Central Kalahari Game Reserve
Travel to Central Kalahari Game Reserve – Largest Game Reserve in Botswana
Larger than Denmark or Switzerland, and bigger than Lesotho and Swaziland combined, the 52,800 square kilometre Central Kalahari Game Reserve, which was set up in 1961, is the second largest game reserve in the world. Situated right in the centre of Botswana, this reserve is characterised by vast open plains, saltpans and ancient riverbeds. Varying from sand dunes with many species of trees and shrubs in the north, to flat bushveld in the central area, the reserve is more heavily wooded in the south, with mophane forests to the south and east. Rainfall is sparse and sporadic and can vary from 170 to 700 millimetres per year.
The people commonly known throughout the world as Bushmen, but more properly referred to as the Basarwa or San, have been resident in and around the area for probably thousands of years. Originally nomadic hunters and gathers, the lifestyle of the Basarwa has gradually changed with the times and they now live in settlements, some of which are situated within the southern half of the Central Kalahari Game Reserve. Government is, however, encouraging these people to move to areas outside the reserve in order that they may be provided with modern facilities, schools and clinics, and to integrate them into modern society.
After the summer rains arrive in the northern section of Central Kalahari Game Reserve, from Deception Valley to Piper Pans, the vast plains burst with sweet grasses and it becomes one of the prime game-viewing areas in Botswana. Not many people seem to be aware of this and visitors are few. The clear blue sky fills with gigantic clouds and the stage is set for an amazing transformation. Into the scene enters thousands of gemsbok, springbok and wildebeest, with plentiful lion, cheetah and jackal in attendance.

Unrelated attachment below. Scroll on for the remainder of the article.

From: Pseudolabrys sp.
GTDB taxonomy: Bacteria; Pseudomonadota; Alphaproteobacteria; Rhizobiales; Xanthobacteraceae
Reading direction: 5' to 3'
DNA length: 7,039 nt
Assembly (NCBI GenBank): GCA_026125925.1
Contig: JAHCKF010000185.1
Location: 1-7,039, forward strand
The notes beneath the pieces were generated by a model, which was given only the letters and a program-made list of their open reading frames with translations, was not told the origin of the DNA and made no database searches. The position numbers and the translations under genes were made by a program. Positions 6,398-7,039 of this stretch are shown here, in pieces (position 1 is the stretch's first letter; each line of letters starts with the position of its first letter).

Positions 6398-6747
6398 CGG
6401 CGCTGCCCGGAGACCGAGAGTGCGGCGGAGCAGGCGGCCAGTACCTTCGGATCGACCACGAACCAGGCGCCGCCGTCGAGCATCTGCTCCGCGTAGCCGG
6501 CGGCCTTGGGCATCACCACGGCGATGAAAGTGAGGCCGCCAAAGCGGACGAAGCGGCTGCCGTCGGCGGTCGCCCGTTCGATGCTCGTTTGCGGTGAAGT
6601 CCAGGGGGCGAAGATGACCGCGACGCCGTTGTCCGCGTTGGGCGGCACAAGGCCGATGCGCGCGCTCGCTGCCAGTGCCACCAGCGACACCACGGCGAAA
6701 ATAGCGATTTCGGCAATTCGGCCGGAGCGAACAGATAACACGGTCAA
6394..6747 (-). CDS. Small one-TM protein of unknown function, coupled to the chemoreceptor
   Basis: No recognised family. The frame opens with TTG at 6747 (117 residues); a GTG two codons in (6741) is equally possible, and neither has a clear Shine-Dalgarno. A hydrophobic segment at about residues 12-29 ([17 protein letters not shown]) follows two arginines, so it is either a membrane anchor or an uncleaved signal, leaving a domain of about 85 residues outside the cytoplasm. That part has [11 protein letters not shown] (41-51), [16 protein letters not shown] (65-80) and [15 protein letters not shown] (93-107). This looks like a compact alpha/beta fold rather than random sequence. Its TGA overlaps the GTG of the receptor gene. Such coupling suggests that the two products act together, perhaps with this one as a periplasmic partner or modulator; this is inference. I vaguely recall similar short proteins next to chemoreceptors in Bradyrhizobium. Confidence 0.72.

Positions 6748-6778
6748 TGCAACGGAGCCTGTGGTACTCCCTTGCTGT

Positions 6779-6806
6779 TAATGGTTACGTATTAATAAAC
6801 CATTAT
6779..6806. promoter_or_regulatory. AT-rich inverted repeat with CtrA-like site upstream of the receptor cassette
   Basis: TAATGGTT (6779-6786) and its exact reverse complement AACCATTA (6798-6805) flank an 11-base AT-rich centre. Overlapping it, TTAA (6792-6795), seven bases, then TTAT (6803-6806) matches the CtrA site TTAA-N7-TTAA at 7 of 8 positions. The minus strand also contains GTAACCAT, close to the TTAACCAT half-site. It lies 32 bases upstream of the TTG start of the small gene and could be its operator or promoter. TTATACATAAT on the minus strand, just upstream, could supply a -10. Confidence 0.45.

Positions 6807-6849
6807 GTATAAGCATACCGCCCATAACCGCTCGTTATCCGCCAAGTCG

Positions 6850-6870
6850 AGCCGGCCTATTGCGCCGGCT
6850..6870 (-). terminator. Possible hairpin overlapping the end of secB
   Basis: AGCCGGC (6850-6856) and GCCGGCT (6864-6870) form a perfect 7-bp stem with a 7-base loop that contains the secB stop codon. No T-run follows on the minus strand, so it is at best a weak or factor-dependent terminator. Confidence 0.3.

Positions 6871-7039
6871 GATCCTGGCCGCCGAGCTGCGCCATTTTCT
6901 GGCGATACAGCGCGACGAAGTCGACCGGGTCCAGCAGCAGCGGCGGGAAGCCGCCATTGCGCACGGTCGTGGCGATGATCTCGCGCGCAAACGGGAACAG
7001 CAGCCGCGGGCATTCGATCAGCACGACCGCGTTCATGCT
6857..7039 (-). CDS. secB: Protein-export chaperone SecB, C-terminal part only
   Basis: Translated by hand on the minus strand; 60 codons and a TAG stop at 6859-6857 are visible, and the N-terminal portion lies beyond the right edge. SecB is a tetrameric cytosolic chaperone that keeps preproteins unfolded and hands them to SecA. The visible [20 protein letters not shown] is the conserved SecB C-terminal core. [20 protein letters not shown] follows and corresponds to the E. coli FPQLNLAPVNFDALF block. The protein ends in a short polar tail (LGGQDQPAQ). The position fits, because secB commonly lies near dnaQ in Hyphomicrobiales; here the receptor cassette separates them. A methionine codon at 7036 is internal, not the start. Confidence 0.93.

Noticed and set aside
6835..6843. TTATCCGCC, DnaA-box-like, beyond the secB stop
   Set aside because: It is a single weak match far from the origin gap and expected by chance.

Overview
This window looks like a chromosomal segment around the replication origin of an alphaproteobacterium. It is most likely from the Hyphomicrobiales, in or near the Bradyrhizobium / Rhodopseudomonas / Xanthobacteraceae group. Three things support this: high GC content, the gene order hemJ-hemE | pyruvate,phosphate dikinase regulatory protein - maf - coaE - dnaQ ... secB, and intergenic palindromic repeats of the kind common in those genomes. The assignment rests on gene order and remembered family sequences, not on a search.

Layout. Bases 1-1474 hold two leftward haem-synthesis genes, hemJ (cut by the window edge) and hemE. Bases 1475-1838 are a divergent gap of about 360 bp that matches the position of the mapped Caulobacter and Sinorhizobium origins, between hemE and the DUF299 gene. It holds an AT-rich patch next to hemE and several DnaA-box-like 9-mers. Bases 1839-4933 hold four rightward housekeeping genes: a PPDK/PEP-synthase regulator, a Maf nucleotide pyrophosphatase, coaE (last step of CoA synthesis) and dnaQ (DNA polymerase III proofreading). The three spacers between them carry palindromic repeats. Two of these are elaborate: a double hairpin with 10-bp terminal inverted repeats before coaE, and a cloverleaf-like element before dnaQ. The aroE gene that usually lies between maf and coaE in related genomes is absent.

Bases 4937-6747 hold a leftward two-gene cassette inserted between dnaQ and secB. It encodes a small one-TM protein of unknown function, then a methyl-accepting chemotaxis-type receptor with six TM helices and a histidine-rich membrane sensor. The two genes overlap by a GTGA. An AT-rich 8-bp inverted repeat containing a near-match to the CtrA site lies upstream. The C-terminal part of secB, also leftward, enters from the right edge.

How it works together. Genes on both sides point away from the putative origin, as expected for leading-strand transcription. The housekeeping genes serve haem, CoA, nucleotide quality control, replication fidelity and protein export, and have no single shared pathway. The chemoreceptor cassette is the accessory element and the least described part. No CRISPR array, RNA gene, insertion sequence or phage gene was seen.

This gathering of animals is a sight to behold and can be compared with the Serengeti/ Masai Mara migrations of Tanzania and Kenya. Out in the bush, the ceaseless daytime call of the Black korhaan is replaced at night by the continuous loud cough of the male barking gecko, and under the cover of darkness scorpions emerge. Those with thick tails and small pincers are the most dangerous, while the ones with small tails and big pincers give a painful but harmless sting.
Summer rains are expected to fall on the northern Central Kalahari Game Reserve between November and March, but as rainfall is erratic this is by no means certain. Rainstorms are frequent but fast and roads can become very muddy and a fully equipped 4×4 vehicle is essential. The dry season from May to October is hot, dry and dusty in the Kalahari with little water and limited animals. October is the hottest month.
The main wildlife concentrations are to be found in the tourist areas in the northern half of this vast reserve but it is possible for adventurous and completely self-contained visitors to travel through the reserve between Khutse on the southern boundary to the northern section – a journey that takes a minimum of two days of 4×4 wilderness travelling. Undeveloped campsites are available for overnight stops at Molapo, Gope, Bape and Xaka. Those travellers wishing to travel trans-Kalahari should note that, apart from being self-contained with all fuel, food and water, they should only travel in a group of two or more vehicles with basic spares and survival aids.
- Magnificent cloud formations during the summer rains
- Thousands of grazing animals on the grass plains of the north from February to April
- The beauty of Deception Valley